One UK couple discovered they had brought home a nasty holiday souvenir no one wants: parasitic worms.
The unnamed husband and wife were left with a nasty burning, red rash on their buttocks after sunbathing on a beach in the Caribbean while on a cruise.
The wife, 52, initially noticed an ‘initial burning sensation’ after their trip to the island of Martinique and the next day woke up to find her backside was covered by an ‘eruption’ of red pinprick marks.
Her husband developed similar symptoms 10 days later.
Doctors diagnosed the pair with a parasitic infection known as cutaneous larva migrans.
But the source of it was extremely rare: it came from a kind of worm species that normally only infect dogs or cats.
Both also developed pneumonitis – inflammation of the lungs – which doctors said could have been caused by the hookworms infiltrating their lungs.
Shortness of breath
When the woman first noticed the rash, a doctor on the cruise ship prescribed her antibiotics, as well as antifungal treatments and steroid creams – but nothing seemed to work.
Ten days later, the rash had spread further, when her husband also noticed he was affected, according to BMJ Case Reports.
Medics led by Dr. Douglas Maslin at Addenbrooke’s Hospital in Cambridge wrote: ‘The patient’s husband was noted to be itching and examination revealed a rash with equivalent distribution and morphology.’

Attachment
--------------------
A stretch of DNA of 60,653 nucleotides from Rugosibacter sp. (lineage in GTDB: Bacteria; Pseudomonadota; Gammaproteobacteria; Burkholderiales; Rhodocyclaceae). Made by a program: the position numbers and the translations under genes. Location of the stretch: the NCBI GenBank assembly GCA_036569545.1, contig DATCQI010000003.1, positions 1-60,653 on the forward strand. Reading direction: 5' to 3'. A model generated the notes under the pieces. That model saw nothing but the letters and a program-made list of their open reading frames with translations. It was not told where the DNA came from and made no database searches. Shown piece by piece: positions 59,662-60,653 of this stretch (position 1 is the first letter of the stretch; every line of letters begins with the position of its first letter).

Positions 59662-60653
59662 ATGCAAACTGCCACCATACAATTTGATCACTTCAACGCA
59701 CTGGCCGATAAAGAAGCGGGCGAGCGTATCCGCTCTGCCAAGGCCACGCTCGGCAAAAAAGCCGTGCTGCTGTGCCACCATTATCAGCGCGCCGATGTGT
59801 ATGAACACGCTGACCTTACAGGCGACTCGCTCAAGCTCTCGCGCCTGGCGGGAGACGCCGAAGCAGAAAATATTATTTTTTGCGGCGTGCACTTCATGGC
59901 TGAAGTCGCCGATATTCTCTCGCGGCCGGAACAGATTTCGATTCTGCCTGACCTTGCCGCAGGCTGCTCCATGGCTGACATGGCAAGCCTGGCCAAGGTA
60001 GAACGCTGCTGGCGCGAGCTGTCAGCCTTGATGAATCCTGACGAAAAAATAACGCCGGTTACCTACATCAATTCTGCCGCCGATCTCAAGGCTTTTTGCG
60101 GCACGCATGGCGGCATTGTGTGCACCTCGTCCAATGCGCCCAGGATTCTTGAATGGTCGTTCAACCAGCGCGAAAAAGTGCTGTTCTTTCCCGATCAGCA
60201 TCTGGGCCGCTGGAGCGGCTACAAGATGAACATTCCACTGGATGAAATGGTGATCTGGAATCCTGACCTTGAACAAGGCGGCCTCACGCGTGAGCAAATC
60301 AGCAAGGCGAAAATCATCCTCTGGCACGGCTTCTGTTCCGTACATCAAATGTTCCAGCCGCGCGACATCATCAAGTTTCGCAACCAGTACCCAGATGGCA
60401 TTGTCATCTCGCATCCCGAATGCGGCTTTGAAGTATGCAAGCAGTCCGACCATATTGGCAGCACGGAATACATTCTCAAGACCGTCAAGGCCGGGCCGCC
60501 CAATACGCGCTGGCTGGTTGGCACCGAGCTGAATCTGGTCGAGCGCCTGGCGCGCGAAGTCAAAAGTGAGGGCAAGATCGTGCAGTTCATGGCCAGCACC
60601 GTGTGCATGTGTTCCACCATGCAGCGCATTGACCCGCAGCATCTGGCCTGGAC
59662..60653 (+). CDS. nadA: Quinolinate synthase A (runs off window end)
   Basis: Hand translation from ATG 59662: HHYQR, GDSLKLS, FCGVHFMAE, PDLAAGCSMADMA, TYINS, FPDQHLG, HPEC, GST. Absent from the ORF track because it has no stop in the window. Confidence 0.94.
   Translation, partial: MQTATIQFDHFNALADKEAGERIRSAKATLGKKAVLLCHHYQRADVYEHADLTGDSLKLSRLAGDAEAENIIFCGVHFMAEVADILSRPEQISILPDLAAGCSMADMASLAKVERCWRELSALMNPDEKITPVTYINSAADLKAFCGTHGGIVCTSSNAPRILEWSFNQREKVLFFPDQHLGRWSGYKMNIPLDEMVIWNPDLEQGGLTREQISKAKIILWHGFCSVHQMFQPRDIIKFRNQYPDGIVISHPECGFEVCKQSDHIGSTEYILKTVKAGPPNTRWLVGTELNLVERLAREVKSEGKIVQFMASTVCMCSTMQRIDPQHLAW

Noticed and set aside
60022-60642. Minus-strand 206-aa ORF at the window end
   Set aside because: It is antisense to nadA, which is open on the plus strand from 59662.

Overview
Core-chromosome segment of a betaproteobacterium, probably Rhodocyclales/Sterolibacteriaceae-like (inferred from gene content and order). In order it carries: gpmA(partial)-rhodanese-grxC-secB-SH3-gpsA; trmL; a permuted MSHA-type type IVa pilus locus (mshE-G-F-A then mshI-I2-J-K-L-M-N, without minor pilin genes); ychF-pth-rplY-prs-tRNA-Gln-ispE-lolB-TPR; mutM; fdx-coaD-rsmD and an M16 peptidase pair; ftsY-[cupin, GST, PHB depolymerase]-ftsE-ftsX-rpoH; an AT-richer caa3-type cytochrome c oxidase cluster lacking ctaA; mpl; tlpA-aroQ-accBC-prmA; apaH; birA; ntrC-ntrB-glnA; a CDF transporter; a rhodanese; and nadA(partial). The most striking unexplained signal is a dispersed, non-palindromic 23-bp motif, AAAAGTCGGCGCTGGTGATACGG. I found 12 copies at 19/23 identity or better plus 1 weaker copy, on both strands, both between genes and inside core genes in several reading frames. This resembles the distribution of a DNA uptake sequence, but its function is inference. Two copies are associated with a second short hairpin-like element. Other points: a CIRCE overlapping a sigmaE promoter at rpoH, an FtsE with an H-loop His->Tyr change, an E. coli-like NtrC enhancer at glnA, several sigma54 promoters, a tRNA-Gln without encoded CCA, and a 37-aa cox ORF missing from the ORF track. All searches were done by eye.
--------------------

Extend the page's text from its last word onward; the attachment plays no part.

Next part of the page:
Both pairs were given medication used to treat parasitic infections, including head lice and scabies.
Five days later the wife was rushed to A&E with shortness of breath and a chest infection, and later her husband developed the same symptoms.
After another dose of treatment for the pneumonitis, they both began to recover.
Typically, hookworms, which thrive in warm climates, bury themselves into the host’s skin and make their way to the large intestine.
There, they lay their eggs, then pass out of the body in the stool.
But humans are not a natural host for Ancylostoma braziliense or Ancylostoma caninum.
However, they can become infected after walking barefoot on beaches or coming into contact with soil that’s contaminated with animal feces.
They stay under the skin, trying to find their way. The rash is a reaction as the immune system tries to attack the parasite.
Dr Maslin and his colleagues explained: ‘The hookworm larvae are excreted in the feces of the infected animal host (usually a dog or cat) on to sandy beaches or moist soil, where they can penetrate into the epidermis of human skin on contact.’
They said that symptoms to watch out for are the burning red spots at the site of entry.
Typically, an itchy rash will follow, which slowly creeps along a patch of skin over the next days or weeks.
They tend to infect the soles of a person’s feet but can strike anywhere, the medics team warned.
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